Feb 8, 2017
What do you want to be when you grow up? It's OK if you are still unable to answer this question, argues guest expert, Srinivas Rao. There's always time to change paths and find a more personally rewarding career that resonates with your passions.
Most people try to create a linear career path; each new job is a stepping stone to ever increasing levels of responsibility. This thinking is driven by the chase for money and the expectations of others. But the real problem is that a linear career doesn't always lead to interesting jobs. Our interests change as we age, so we need to create opportunities to explore new directions in work.
Choosing a job you enjoy allows you to thrive. You may get paid less, but you will be more productive, engaged, and happy.
Of course, money is an always an issue. When planning a career, consider what jobs may increase your long-term earning potential, even at the expense of short-term salary. If you are a recent college graduate or have been let go from a position, use the time to evaluate what matters to you and prepare yourself for the job you want. As Srinivas says “sometimes it takes a disruption to initiate change.”
If it feels like you are being herded in a particular direction to go along with the crowd, get a decent-paying job and settle in, it’s because you are. Social norms often dictate what people with normal jobs do. To find a compelling interesting career, you need to break the mold and focus on your own personal passions and interests.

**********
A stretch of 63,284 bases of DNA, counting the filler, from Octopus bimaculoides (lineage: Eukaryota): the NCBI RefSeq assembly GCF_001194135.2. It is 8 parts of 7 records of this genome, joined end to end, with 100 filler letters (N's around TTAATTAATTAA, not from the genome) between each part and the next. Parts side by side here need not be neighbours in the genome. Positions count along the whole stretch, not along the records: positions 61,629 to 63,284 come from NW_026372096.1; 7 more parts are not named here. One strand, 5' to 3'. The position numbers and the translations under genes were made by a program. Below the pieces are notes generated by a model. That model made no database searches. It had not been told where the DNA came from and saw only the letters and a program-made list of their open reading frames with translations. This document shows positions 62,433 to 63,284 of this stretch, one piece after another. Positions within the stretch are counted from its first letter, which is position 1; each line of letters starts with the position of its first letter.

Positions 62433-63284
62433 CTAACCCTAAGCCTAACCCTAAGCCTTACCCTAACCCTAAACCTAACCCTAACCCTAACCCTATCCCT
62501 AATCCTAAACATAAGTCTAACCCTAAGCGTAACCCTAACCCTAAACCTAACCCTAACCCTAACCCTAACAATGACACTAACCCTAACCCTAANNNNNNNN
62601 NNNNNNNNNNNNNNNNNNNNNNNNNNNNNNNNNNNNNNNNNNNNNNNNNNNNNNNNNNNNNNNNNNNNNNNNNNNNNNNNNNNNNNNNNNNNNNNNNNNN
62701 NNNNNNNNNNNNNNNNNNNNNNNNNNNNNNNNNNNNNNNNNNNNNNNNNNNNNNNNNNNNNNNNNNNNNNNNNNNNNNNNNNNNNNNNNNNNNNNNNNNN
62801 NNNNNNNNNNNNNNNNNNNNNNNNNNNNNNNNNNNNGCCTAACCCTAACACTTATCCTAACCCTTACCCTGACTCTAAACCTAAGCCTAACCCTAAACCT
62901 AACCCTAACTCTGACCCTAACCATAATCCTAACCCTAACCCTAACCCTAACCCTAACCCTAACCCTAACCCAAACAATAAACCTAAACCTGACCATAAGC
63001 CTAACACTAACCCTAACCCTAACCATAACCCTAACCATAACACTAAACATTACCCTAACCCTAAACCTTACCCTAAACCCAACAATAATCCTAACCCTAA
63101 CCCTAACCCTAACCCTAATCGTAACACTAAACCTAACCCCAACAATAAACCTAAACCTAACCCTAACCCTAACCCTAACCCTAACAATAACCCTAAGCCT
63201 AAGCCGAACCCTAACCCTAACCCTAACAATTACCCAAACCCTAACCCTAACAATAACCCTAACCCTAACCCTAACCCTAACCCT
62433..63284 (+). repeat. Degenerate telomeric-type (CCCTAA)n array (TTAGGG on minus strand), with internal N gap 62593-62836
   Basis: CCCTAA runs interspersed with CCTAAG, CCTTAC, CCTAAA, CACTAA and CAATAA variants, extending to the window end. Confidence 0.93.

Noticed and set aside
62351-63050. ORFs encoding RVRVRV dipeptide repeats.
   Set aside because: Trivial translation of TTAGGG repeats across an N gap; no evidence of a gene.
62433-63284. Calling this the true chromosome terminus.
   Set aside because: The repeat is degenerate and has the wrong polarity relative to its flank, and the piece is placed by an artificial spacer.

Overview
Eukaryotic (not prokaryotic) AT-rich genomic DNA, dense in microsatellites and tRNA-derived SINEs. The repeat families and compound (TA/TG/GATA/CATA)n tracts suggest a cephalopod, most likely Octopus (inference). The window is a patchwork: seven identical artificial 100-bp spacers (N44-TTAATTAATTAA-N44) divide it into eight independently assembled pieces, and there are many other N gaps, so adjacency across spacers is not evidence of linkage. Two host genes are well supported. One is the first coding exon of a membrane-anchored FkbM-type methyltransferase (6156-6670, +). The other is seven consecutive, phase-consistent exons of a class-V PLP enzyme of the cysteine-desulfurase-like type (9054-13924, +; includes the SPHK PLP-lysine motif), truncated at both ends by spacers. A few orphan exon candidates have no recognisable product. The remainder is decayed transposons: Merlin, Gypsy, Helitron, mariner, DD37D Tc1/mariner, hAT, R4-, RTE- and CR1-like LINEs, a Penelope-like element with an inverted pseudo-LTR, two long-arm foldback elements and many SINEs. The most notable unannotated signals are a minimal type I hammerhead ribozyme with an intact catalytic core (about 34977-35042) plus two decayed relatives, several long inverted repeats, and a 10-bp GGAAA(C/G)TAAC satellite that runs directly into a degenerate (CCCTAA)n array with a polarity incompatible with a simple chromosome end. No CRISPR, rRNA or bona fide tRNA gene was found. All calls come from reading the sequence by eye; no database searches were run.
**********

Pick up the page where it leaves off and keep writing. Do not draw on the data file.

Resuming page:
Srinivas Rao is the host and founder of The Unmistakable Creative podcast where he’s interviewed more than 600 thought leaders and people from all walks of life. He’s also written multiple books including the Wall Street Journal bestseller The Art of Being Unmistakable.
Srinivas is currently working on his second book, which is about the creative habits and the creative process. He says, “it will be a map of how to create in a distraction-driven world.”
Ben’s resource this week is the article "The 21 Most Valuable Career Skills Now" put together by Money Magazine and Payscale.com. The authoritative list includes which skills generate the highest increase in pay. They found employers willing to pay more for the ability to make sense of big data, the ability to manage the bottom line, the ability to leverage new technology and strategic thinking skills.
Jenna, Ben, and Mac offer advice to Anne-Marie Sheridan, who asks: “How do you know if a company reaching out to you on LinkedIn is a scam?”
If you would like the team to answer a job-related question, email it to email@example.com, or call her at 716-JOB-TALK. Or, if you’ve found a job resource you think everyone should know about, send it to firstname.lastname@example.org, and tell him how it has helped you find your dream job.
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